after being absent for a few days. Here you can recognize that she is
adjusting to being back in the classroom with smiles and no tears.
Giving her a hug or patting her on the back and telling her how you
are noticing her growth and self-confidence may encourage her to
continue to separate from her family members more easily. You can
tell her mother at pickup time what happened in the morning so
that she can also celebrate Kassandra’s progress in separating with no
tears. If Kassandra does have a hard day again in the future, you can
remind her of this day and her success or invite her to draw or paint
how she is feeling to help her express herself in other ways.
Learning about How Children Cope with Difficult
Situations When you care for children, you see the ways they cope with the
ins and outs of difficult times throughout the day. Getting along
in a group setting is hard work for them and involves developing
problem-solving skills. Read the following observation note about
Corlyn, and write down the strategies she uses to find comfort when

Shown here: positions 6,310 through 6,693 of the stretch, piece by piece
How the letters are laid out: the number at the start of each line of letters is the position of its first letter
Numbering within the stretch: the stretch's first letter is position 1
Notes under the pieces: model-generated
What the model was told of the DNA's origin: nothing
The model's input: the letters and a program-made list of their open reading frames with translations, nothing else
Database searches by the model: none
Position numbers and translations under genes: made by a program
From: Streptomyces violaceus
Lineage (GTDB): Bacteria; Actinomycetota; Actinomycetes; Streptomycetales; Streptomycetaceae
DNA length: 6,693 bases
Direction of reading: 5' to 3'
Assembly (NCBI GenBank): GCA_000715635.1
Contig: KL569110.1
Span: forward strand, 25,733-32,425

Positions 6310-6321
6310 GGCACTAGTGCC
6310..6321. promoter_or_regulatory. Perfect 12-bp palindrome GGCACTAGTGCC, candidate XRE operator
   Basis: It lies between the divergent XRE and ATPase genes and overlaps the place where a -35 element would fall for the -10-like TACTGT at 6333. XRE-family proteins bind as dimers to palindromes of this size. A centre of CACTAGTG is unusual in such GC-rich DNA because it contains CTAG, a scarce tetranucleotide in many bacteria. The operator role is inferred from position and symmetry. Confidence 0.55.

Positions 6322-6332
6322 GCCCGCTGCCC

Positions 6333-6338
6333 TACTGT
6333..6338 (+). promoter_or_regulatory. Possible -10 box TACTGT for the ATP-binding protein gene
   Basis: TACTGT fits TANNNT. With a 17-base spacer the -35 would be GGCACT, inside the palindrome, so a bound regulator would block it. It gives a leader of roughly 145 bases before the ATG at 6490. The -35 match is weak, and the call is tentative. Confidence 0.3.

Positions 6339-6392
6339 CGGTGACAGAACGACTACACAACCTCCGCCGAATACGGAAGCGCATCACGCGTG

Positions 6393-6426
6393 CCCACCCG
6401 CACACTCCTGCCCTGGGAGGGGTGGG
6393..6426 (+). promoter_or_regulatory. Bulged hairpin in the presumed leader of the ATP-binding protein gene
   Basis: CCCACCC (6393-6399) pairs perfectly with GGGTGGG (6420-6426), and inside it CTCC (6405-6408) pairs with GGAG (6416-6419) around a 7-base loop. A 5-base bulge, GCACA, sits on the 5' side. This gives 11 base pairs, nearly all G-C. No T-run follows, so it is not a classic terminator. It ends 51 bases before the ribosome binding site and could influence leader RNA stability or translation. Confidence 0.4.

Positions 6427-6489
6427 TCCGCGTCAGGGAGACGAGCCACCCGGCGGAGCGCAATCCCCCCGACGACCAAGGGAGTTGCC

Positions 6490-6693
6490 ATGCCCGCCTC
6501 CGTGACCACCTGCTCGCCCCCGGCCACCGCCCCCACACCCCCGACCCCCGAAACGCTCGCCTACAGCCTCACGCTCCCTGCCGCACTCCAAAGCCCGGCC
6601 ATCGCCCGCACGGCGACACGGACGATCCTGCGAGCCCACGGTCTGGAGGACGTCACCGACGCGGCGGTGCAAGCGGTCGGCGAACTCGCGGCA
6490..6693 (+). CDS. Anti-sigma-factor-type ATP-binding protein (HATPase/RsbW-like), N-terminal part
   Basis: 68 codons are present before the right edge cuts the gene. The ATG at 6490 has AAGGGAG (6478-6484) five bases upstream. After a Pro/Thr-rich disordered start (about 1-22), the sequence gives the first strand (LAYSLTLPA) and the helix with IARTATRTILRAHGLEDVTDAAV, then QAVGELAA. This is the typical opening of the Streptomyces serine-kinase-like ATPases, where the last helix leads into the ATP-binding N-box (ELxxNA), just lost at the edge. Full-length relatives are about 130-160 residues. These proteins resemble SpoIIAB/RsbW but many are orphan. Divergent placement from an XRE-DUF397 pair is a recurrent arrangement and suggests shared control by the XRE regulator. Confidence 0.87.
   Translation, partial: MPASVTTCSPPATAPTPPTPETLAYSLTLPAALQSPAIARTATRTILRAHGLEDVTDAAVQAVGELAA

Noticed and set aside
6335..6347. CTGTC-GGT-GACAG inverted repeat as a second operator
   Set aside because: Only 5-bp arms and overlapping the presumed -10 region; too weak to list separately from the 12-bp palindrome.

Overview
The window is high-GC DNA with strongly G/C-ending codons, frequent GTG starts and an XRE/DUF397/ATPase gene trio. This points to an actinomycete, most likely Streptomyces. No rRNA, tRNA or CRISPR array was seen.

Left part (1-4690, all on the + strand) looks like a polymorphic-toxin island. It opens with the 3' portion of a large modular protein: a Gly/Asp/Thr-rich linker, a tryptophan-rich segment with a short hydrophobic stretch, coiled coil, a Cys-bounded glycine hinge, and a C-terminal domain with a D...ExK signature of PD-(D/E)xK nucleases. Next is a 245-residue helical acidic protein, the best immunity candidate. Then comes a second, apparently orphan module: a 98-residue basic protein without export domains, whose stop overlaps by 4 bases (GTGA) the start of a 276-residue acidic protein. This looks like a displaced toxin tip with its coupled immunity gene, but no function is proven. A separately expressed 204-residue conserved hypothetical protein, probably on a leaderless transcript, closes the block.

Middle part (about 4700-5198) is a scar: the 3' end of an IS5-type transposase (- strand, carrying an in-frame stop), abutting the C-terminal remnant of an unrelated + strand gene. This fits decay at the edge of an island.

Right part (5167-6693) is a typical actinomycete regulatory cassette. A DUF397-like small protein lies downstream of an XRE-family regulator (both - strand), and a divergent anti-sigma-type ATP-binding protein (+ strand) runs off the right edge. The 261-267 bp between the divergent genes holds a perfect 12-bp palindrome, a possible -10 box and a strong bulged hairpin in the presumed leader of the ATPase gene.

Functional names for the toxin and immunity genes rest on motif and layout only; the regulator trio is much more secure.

she is upset.
Corlyn (1 year, 3 months)
When Corlyn rubs her eyes and starts to cry after eating
lunch, she walks to her cubby and reaches for her diaper bag.
She looks in the side pocket for her pacifier. She takes it out
and sticks it in her mouth. Then she finds her blanket on her
cot and goes to sleep.
Using information for assessment Corlyn independently seeks
out her pacifier to comfort herself. She knows where it’s located
and shows initiative to get it. Referring to developmental checklists
shows that she has excellent coping skills for her age level.
Using Information for planning Anticipating Corlyn’s difficult time
after lunch and having her pacifier or a stuffed animal nearby may
prevent her initial crying. Supporting her when she does get her own
pacifier with positive words and a quick hug may allow her to settle
down into naptime with adult comfort as well.